"And so, without intending to adopt any sort of triumphalist attitude toward sports, I became that most despised of figures in the eyes of the diehard: a fair-weather fan. For most of my life, this has been a heavy shame. I have muttered shy apologies to friends for not standing by the hometown teams, even as most of them failed to escape the vortex of mediocrity.
But I'm done apologizing. In fact, I'm pretty sure that I'm right and everybody else is wrong. Rooting for winners is more than acceptable--it's commendable. Fans shouldn't put up with awfully managed teams for decades just because their parents liked those teams, as if sports were governed by the same rules and customs as medieval inheritance. Fans should feel free to shop for teams the way they do for any other product."
--Derek Thompson, America Needs More Fair-Weather Fans. As a guy who used to change sports cities a lot, I always thought it was good karma to develop an affinity for the local team, just so you're rooting with your neighbors.
What I think is really weird is that it's not enough to dig your guys, but the other guys have to be bums - Peyton Manning was probably not as much of a clutch player as Brady, benefited form the dome, etc etc, but he also took a delightfully nerdy approach to the game and didn't have Evil Hoodie helping him out - but it kinda wasn't ok to like him over our hometown Ugs-wearing pretty boy.
Or- true blasphemy here - the Yankees have assembled a great and likable and youthful team and are spending like 2/3 the cash the Red Sox are this year. The teams are roughly tied atop their division. This should be great! But it's all "our cave yay, your cave boo!"'
I'd dig the tribalism more if the local flavor of a team showed up in anything deeper than maybe the business owners who own 'em (and often extract way too much in terms of tax and financing breaks from politicians who would have a lot of angry voters if the team drifted for another deal)
And/or if we had a proper league system with relegation - if the bottom 2-4 teams in the NBA were fighting to stay in the top league, and the top 2-4 of the next league down would get to come on up to the big leagues? That would be brilliant.
"When I first talked to him, it was actually scary how much he knew about my daughter's appearance," he added. "Melinda [Gates] didn't like that too well."
--Ladies and Gentleman, your President of the United States. Who wasn't certain there's a difference between HIV and HPV. Bill Gates' daughter was 22 at the time.
"[Watching a video] Awwww noooooo not an ad! I thought all content waaas freeeeeeee and I just paid with my privacy!"
--Melissa just now Do you hear Yanny or Laurel, this years "Is the dress blue and black or white and gold?" (Another, I built a widget to see a similar ambiguity, but in the mood and feel of faces at different distances, the Mr. Angry and Mrs. Calm illusion)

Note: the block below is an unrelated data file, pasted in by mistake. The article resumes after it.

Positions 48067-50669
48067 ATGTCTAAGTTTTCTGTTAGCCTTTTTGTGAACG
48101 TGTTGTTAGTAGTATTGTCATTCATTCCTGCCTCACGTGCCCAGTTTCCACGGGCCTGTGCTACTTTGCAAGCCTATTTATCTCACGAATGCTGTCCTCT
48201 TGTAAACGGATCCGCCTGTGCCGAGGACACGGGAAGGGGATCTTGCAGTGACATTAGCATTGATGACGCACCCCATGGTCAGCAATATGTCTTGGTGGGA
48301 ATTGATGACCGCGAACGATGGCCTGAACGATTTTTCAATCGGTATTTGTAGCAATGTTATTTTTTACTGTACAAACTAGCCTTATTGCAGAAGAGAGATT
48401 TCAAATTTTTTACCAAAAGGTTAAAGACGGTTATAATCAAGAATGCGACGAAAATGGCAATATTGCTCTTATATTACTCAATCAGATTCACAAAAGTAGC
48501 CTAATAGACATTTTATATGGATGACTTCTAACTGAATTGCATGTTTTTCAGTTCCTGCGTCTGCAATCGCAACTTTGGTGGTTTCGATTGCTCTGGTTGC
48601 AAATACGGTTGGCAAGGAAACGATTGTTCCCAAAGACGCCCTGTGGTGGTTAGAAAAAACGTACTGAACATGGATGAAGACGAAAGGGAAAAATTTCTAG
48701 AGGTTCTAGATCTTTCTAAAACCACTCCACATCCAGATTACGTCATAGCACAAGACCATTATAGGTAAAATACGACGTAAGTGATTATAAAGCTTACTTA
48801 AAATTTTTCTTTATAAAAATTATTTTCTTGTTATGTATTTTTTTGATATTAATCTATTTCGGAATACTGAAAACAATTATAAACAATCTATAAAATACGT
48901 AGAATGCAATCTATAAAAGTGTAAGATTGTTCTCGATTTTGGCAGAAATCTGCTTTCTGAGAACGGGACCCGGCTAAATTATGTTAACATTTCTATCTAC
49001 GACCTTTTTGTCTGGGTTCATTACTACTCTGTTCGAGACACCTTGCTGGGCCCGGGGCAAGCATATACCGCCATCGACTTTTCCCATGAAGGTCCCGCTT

I'm very Team Laurel, and have to put the widget way to the side to hear Yanny. On the one hand, yay me, that's objectively more accurate, on the other hand, dang, I'm old and don't hear high sounds as well as I used to. But there are other anecdotes that support the idea my subconscious attention is much more bass-centric too, not surprisingly.
Think the Laurel or Yanny thing is weird?— George Aylett (@GeorgeAylett) May 17, 2018
You can hear the words 'Brainstorm' or 'Green Needle' based on which word you think about. Try it.pic.twitter.com/7TrS9XNhNR
Keytar Bear got injured on a motorcycle turn and is out for the summer Nuts!
Keyless Cars Have Killed More Than 2 Dozen People Since 2006: Report
1. My ancient Scion beeps at me if I am in the driver seat with no seatbelt. Why is it so much smarter about "oh a driver is there!" than these systems?
2. Why don't cars have CO detectors on their interiors and exteriors?
Awesome. Anti-Vaxers are keeping us from a lyme disease vaccine. F'in brilliant.
I attended a UUSS church that weathered or a horrible interpersonal storm that was very very likely affected by the mood-altering aspects of the disease. This sucks.
Blender of Love
#2226 Life in a zero-G or microgravity environment (like on an orbiting station or a spaceship that is not maneuvering) offers many challenges. When you're exercising on the treadmill or just sitting at a work console, you need to strap yourself down with elastics and velcro. Exhaled CO2 silently pooling around your head is a constant threat if the air circulation system isn't perfect. And if you lose momentum in a large open area, like thanks to air resistance, it can be nearly impossible to get moving again. The solution to all of these is clear: astronauts should always wear old-school propeller beanies at all times when not in their helmets.
"Boy With a Propeller Beanie" (1948) by Guy Pène du Bois
"The problem isn't to learn to love humanity, but to learn to love those members of it who happen to be at hand."
--Samuel R. Delany, Dhalgren
Beautiful - Old memories, accidentally trapped in amber by our digital devices. I have a folder that's a snapshot of the files on an old Windows Desktop (back when I used to use that as temporary storage) - it has the most random stuff in it, and is a slice of life I'm loathe to give up.
"It's terrifying that these two things are true at the same time in this world: computers drive cars around & the state of the art test to check that you're not a computer is whether you can successfully identify stop signs in pictures."
two more "Run" videos